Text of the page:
The Last Bookshop in London
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by Madeline Martin
Publication date: May 4, 2021
Publisher: Hanover Square Press
Paperback: 320 Pages
Inspired by the true World War II history of the only bookshop to survive the Blitz, a sweeping story of wartime loss, romance, and the enduring power of literature, perfect for fans of The Paris Wife and The Lilac Girls
London, autumn 1940: the Blitz has only just begun when Grace Bennett arrives in London to find the city she’s spent a lifetime dreaming about now cast in the clouds of war, and all of her plans unraveling at the seams. After accepting a job at a charming bookshop nestled in the heart of the city, a haven for literary-minded locals, she feels like a fish out of water – she’s never been much of a reader, after all.
As the bombs rain down on the city night after night, a devastating air raid leaves London’s literary center in ruins, and the libraries and shops of Paternoster Row are destroyed in a firestorm. But against all odds, one bookshop miraculously survives. Through blackouts and air raids, Grace continues staffing the shop, discovering a newfound comfort in the power of words and storytelling to unite her community in ways she never imagined, a power that triumphs even the darkest nights of war-torn London.
About the author
Madeline Martin is a USA TODAY bestselling author of historical romance novels filled with twists and turns, adventure, steamy romance, empowered heroines and the men who are strong enough to love them.
Find more about Madeline ON HER WEBSITE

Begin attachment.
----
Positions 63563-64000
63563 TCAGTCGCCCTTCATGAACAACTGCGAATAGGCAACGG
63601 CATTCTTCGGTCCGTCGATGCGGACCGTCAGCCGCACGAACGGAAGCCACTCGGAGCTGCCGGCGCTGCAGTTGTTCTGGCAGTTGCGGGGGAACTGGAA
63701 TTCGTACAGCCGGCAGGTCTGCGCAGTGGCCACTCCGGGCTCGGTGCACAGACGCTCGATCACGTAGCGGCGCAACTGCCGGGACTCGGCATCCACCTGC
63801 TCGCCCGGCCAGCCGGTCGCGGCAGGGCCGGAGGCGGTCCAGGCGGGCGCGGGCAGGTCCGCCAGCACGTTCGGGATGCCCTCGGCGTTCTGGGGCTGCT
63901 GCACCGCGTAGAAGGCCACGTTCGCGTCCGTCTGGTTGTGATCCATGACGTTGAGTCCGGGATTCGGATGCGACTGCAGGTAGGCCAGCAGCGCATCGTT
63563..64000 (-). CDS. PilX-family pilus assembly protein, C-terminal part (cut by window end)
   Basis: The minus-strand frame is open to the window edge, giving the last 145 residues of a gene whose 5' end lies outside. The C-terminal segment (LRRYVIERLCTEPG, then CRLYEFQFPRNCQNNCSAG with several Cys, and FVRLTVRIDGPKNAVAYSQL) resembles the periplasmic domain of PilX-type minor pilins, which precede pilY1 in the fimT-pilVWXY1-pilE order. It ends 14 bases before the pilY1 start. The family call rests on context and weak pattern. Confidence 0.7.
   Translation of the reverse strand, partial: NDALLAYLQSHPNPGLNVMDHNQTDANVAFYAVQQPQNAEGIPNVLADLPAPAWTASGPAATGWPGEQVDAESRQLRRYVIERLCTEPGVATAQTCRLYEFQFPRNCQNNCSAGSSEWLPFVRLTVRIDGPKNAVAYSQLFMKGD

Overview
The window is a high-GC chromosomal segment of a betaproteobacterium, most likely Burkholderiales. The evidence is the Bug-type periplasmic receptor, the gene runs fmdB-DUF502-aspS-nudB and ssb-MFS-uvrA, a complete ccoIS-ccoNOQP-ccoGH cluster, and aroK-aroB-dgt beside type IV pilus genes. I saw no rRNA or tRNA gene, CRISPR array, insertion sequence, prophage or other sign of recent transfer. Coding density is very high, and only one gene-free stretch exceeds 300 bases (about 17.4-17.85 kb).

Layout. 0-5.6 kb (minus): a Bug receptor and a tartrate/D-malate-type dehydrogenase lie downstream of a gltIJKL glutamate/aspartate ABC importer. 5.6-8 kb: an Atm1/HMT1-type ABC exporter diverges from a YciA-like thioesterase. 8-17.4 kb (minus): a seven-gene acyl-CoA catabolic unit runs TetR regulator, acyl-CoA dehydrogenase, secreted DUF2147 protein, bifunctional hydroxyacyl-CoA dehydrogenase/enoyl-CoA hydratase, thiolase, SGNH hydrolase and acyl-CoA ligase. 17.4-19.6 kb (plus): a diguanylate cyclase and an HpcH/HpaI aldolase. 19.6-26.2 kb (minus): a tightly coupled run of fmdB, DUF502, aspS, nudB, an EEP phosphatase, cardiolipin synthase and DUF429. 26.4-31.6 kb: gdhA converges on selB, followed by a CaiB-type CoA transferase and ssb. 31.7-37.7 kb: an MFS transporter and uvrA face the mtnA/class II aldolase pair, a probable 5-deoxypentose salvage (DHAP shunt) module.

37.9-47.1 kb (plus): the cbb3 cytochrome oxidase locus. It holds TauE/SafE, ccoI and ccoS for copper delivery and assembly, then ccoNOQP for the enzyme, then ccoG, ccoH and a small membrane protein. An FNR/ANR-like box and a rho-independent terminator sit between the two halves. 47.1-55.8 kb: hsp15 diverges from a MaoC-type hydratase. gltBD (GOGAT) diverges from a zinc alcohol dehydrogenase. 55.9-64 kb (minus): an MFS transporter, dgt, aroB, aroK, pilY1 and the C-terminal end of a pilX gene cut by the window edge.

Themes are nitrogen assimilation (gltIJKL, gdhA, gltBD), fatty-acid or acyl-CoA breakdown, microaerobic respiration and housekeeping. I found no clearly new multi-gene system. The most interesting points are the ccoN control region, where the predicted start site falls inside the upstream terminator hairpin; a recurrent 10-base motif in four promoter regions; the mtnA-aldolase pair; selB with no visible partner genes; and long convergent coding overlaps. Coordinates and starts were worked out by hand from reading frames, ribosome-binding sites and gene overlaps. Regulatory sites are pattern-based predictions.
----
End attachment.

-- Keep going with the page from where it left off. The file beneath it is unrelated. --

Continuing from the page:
“The Last Bookshop in London is an irresistible tale which showcases the transformative power of literacy, reminding us of the hope and sanctuary our neighborhood bookstores offer during the perilous trials of war and unrest.” —Kim Michele Richardson, New York Times-bestselling author of The Book Woman of Troublesome Creek
“The Last Bookshop in London is a gorgeously written story of love, friendship, and survival set against the backdrop of WWII era London. Madeline Martin’s beautiful novel is a poignant and emotional love letter to books and bookshops themselves, and ultimately a testament to the power of stories to sustain us in even our darkest hours.”—Jillian Cantor, USA Today bestselling author of In Another Time and Half Life
“I devoured this story! I loved Grace and Primrose Hill Books! At its heart, The Last Bookshop in London is a love letter to the power of books to unite us, to hold the world together when it’s falling apart around our ears. This fresh take on what London endured during WWII should catapult Madeline Martin to the top tier of historical fiction novelists. I highly recommend it.” —Karen Robards, author of The Black Swan of Paris
“This engaging mix of books, romance, and war is not without tragedy, but the unapologetically uplifting ending will find booklovers wiping away a tear or two.” —Booklist
August 1939 London, England
GRACE BENNETT HAD ALWAYS DREAMED OF SOMEDAY living in London. Never did she imagine it would become her only option, especially not on the eve of war.
The train pulled to a stop within Farringdon Station, its name clearly marked on the wall inside a strip of blue set within a red circle. People hovered on the platform, as eager to get on as those within were to get off. They wore smartly cut clothing in the chic styles of city life. Far more sophisticated than in Drayton, Norfolk.